The agony and the ecstasy of continuous improvement.
The Japanese call it kaizen. Depending on which definition you subscribe to, kaizen can refer to continuous improvement in everything from personal efficiency to manufacturing processes to the overall way one lives one’s life – and probably everything in between.
If you think about it, this is a very comforting approach to growing a business. It keeps you from perfection paralysis, or acting as if you’ve only got one chance to get it right (whatever “it” is). It also makes it much more difficult to beat yourself up if you don’t anticipate and address every single potential obstacle in advance; after all, you expect to be continually improving, so there’s absolutely nothing wrong with not getting it totally right the first time.
By taking an approach of kaizen, you can acknowledge and celebrate what you’re currently doing well, and at the same time be comfortable knowing that you’ll probably discover ways of doing these activities even more efficiently and effectively as time goes on. It’s a way to deftly avoid the dichotomous, good/bad, black/white thinking that’s so common to American business (and, I would argue, to American life in general).
Although I’ve got a system worked out that allows me to stay on top of e-mails without letting them take over my entire day, I find myself experimenting with ways to improve that system. For example, I belong to a Mastermind group with a very active Facebook presence. Our FB group has over 100 members who post questions, answers, and observations. Since there’s always information to be gained by reading the posts (and information to be shared by responding to them), I always check out my e-mail notifications of activity on our group page.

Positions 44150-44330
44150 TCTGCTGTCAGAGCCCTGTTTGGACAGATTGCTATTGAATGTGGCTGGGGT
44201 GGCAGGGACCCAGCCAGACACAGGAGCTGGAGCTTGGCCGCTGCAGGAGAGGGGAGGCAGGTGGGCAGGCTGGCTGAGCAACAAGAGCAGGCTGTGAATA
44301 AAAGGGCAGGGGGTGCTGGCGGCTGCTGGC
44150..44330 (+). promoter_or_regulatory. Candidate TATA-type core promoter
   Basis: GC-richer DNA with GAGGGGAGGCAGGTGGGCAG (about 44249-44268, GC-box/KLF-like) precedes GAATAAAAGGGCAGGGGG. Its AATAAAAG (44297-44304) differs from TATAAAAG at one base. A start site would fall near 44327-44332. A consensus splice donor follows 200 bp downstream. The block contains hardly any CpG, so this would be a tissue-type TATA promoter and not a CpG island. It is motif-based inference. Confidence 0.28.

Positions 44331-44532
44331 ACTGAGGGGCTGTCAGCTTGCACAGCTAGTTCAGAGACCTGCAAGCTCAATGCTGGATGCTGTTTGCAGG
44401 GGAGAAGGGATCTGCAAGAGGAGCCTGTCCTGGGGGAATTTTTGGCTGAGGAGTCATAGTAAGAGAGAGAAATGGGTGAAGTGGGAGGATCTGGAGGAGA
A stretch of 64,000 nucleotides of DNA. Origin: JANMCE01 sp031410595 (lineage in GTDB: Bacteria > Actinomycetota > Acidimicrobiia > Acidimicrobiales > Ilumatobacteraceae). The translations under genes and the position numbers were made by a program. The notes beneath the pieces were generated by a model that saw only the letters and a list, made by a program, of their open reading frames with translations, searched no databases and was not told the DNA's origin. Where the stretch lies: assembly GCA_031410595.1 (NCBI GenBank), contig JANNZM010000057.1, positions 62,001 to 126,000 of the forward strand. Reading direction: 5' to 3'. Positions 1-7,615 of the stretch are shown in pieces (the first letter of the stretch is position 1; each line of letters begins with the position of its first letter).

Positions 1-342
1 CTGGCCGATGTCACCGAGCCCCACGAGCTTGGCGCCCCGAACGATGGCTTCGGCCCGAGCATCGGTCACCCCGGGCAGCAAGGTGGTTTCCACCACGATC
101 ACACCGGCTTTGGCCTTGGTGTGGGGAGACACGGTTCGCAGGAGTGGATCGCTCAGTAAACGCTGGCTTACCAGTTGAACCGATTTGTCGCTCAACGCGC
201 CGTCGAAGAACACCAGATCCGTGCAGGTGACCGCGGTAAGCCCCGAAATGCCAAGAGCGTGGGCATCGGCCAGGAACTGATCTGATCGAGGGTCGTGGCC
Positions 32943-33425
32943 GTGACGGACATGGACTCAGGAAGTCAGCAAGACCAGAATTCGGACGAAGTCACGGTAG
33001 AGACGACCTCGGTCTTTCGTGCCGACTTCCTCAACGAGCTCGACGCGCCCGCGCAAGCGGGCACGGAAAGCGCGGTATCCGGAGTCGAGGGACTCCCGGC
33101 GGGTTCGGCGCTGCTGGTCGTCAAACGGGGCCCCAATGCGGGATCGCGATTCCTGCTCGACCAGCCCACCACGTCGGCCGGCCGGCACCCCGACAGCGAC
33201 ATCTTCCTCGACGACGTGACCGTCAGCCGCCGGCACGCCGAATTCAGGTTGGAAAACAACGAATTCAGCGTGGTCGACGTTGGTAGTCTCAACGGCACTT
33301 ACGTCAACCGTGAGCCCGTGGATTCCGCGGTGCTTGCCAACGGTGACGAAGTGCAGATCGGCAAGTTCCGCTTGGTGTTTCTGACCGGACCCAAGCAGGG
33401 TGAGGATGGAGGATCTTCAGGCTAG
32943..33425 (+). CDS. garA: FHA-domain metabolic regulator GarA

As I look back over the last several months of membership in this group, I realize my method of handling these e-mails has evolved:
- I started out by succumbing to the lure of reading and responding to messages as they came in. This naturally prevented any backlog, but it played hell with my focus on other, more mission-critical tasks.
- Then I experimented with letting the messages accumulate until the end of the day, so that I could deal with them all at once. This allowed me to stay focused on other tasks, but it made me feel overwhelmed when I saw I had dozens of e-mails to get through at one time.
- Now, I’m enjoying the best of both worlds. I allow myself up to 15 minutes to clear my inbox of these FB-update messages each morning. (Yes, I know – many people advise against this. However, by using my trusty online stopwatch, I save myself from falling down the inbox rabbit hole.) I then ignore incoming messages for a couple of hours, after which time I once again set my stopwatch for 15 minutes of intense read-and-respond activity. After that, it’s a matter of “wash, rinse, repeat.”
What are some activities where you’ve continuously improved your performance? Please share them with us, so we can all grow through kaizen.
(By the way, thank you to Brandon LLW for his image of the kaizen scroll. If you like it, you can find it on flickr.)
This entry was posted in implementing.